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2. The boy grows prouder as he looks;
The girl is in a rage, nor brooks
To meddle in a lady's room.
With most affectionate concern
SECTION IV. The Lamb and the Pig; or, nature and education. 1. Consult the moralist, you'll find
That education forms the mind.
My tale shall prove this doctrine true. 2. Since to the muse all brutes belong,
The lamb shall usher in my song;
And innocence had crown'd the whole. 3. It chanc'd upon a luckless day,
The little wanton, full of play,
And soon the pretty trifler fell.
Its mire upon her spotless vest.
5. The shepherd, wounded with her cries,
Straight to the bleeding sufferer flies,
Her fleece in virgin whiteness shin'd. 6. Cleans’d from polution's every stain,
She join'd her fellows on the plain;
And view'd his flock with sweet content. 7. To market next he shap'd his way,
And brought provisions for the day:
And testify their mirth aloud.
And all admir'd his little eyes,
The Bee and the Ant; or, the advantages of application
and diligence in early years. 1. On a bright dewy summer's morn
A Bee rang'd o'er the verdant lawn;
And make the most of ev'ry flow'r. 2. Nimble from stalk to stalk she flies,
And loades with yellow wax her thighs ;
Or ev'ry tempting rose pursues,
The various duties of the day.
Whose brow was furrow'd o'er by care:
On poverty the loss of friends.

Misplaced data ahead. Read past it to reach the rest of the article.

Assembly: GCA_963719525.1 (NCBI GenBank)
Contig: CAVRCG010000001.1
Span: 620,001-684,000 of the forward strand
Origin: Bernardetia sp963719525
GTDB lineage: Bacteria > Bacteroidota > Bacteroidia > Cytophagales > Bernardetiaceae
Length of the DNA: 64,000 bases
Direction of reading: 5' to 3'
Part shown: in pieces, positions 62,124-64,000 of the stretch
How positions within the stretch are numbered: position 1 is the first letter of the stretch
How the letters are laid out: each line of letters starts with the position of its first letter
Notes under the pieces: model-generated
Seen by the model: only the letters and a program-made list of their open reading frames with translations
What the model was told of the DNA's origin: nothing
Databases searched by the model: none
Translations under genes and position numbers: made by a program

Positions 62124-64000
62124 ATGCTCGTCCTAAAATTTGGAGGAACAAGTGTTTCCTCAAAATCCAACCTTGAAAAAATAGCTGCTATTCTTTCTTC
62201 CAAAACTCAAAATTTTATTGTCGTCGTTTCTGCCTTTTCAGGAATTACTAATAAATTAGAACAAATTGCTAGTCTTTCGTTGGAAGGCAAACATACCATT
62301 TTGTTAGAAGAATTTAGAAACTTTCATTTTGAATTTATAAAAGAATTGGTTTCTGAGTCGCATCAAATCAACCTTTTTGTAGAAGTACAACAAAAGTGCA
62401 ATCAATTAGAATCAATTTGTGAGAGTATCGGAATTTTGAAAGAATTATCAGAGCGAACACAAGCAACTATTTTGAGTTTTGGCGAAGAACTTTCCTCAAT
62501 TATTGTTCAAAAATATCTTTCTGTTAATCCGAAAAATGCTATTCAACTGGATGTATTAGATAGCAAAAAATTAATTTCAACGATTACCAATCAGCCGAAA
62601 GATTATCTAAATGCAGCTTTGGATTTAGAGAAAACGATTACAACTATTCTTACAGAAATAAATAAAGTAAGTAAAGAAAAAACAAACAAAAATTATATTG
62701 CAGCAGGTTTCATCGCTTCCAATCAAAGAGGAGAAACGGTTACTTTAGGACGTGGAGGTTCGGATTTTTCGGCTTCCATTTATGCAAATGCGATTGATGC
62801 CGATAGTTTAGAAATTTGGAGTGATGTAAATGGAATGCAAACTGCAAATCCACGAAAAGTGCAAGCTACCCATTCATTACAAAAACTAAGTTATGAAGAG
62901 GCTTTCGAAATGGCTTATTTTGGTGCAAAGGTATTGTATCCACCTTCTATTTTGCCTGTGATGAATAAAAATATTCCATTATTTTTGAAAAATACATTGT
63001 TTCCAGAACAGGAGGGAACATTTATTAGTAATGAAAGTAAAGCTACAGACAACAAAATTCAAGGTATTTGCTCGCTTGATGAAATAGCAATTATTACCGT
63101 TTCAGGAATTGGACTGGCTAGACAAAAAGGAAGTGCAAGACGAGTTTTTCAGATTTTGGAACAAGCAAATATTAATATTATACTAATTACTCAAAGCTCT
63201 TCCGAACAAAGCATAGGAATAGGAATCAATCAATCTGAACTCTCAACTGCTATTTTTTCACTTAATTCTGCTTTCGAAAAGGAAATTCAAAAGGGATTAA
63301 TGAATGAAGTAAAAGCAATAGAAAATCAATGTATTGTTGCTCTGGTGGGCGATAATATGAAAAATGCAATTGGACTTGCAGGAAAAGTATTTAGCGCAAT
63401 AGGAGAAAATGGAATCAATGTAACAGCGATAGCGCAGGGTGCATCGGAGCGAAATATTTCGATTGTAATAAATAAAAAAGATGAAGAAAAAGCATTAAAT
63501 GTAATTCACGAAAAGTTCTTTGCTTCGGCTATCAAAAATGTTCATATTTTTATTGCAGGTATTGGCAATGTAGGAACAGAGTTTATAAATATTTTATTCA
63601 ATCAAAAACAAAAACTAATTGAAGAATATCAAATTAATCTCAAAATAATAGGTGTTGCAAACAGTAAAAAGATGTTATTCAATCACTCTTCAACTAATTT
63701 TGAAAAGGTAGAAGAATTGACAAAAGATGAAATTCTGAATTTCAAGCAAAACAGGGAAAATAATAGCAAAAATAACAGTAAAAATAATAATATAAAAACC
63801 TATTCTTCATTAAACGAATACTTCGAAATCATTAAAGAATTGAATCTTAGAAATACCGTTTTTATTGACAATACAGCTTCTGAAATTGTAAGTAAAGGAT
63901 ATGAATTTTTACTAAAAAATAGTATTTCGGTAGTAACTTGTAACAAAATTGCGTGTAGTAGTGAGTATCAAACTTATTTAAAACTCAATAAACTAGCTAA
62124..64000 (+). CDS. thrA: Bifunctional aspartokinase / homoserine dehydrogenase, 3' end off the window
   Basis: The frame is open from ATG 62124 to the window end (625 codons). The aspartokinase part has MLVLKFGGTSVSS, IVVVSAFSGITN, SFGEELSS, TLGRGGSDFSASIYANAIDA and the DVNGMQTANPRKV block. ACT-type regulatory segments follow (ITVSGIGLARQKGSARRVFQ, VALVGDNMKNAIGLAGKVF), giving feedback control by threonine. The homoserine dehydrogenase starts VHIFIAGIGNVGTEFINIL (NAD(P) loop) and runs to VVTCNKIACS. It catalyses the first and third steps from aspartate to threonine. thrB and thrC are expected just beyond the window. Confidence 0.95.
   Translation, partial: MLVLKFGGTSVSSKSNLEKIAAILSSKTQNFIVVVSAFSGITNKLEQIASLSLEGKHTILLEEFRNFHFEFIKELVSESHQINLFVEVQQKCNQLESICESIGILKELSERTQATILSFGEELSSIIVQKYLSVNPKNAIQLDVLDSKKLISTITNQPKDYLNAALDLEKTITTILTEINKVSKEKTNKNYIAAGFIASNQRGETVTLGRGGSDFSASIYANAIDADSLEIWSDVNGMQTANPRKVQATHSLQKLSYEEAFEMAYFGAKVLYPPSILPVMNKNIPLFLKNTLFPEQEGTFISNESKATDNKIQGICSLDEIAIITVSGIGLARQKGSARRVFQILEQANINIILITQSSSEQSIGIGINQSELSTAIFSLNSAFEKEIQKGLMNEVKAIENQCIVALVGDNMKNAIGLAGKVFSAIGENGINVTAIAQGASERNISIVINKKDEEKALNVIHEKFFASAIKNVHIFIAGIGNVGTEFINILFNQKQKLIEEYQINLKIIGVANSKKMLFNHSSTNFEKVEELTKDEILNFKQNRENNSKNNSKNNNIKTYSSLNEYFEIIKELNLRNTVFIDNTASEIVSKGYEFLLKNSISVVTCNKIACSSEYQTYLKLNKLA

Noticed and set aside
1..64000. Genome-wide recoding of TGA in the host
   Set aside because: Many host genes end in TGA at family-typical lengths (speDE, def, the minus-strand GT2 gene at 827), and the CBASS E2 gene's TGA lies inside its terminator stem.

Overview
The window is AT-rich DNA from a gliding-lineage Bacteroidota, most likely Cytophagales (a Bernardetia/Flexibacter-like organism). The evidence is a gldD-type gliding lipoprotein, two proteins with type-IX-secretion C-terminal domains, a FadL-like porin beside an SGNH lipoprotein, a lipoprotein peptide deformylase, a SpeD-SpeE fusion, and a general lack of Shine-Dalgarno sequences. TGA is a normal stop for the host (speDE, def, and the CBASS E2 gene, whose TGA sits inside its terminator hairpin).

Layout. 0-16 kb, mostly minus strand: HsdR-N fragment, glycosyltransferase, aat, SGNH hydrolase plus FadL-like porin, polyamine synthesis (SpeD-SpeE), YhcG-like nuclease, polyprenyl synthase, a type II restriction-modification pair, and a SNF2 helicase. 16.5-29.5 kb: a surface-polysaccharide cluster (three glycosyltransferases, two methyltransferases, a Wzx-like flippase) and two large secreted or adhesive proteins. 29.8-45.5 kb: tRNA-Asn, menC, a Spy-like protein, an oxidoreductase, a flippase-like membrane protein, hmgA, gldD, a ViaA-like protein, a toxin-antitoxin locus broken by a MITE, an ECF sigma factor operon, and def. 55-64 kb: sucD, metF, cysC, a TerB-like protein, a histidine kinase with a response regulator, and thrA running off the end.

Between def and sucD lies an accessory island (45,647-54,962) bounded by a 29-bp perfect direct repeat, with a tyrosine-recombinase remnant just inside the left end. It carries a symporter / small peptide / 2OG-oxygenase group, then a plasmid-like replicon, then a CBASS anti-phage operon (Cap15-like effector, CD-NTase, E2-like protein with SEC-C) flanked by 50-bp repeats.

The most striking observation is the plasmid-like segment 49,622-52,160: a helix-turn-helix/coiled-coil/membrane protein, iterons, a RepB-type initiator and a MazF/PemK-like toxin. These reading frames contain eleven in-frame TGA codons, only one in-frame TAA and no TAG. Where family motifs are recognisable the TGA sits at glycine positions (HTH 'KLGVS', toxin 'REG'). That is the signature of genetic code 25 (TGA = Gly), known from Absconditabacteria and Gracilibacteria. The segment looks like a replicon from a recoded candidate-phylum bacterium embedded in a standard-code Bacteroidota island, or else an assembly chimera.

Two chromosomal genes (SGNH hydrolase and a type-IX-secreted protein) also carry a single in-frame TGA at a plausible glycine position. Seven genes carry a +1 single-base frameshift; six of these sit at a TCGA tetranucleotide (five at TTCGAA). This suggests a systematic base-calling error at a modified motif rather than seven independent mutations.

With anxious steps to tread the ground;
And drag the heavy load with pain. 5. The Active Bee with pleasure saw
The Ant fulfil her parent's law
Nor know the wants of pride and state. 6. Why is our food so very sweet?
Because we earn before we eat.
Because we act our parts assign'd. 7. Have we incessant tasks to do?
Is not all nature busy too?
COTTON SECTION VI.
1. REAS’ning at ev'ry step he treads,
Man yet mistakes his way,
Are rarely known to stray.
And heard the voice of love;
And sooth'd the list’ning dove:
No time shall disengage;
Shall cheer our latest age.
And constancy sincere,
And mine can read them there; 5. 'Those ills that wait on all below
Shail ne'er be felt by me;
As being shar'd with thee. 6. When lightnings flash among the trees,
Or kites are hov'ring near,
And know no other fear.
And press thy wedded side,
Death never shall divide.
(Forgive a transient thought,) Thou couldst become unkind at last,
And scorn thy present lot. 9. No need of lightnings from on high, Or kites with cruel beak;
Denied th' endearments of thine eye,
This widow'd heart would break.".
Soft as the passing wind;
A lesson for mankind.
The Goldfinches: 1. All in a garden, on a currant bush Two Goldfinches had built
their airy seat ; In the next orchard liv'd a friendly thrush,
Nor distant far, a woodlark's soft retreat. 2. Here, bless'd with ease, and in each other bless'd
With early songs they wak'd the neighb'ring groves'; Till time 'matur'd their joy, and crown'd their nest
With infant pledges of their faithful loves. 3. And now, what transport glow'd in either's eye!
What equal fondness dealt th' allotted food! What joy each other's likeness to decry'
And future sonnets in the chirping brood ! 4. But ah! what earthly happiness can last?
How does the fairest purpose often fail !
Their flattering hopes, and leave them both to wail. 5. The most ungentle of his tribe was he;
No gen'rous precept ever touch'd his heart : With concord false, and hideous prosody,
He scrawlid his task, and blunder'd o'er his part. 6. On mischief bent, he mark'd with rav’nous eyes,
Where, wrapt in down, the callow songsters lay; Then rushing, rudely siez'd the glitt'ring prize,
And bore it in his impious hands away! 7. But how shall I describe, in numbers rude,
The pangs for poor Chrysomitris decreed, When, from her secret stand, aghast, she view'd
The cruel spoiler perpetrate the deed ?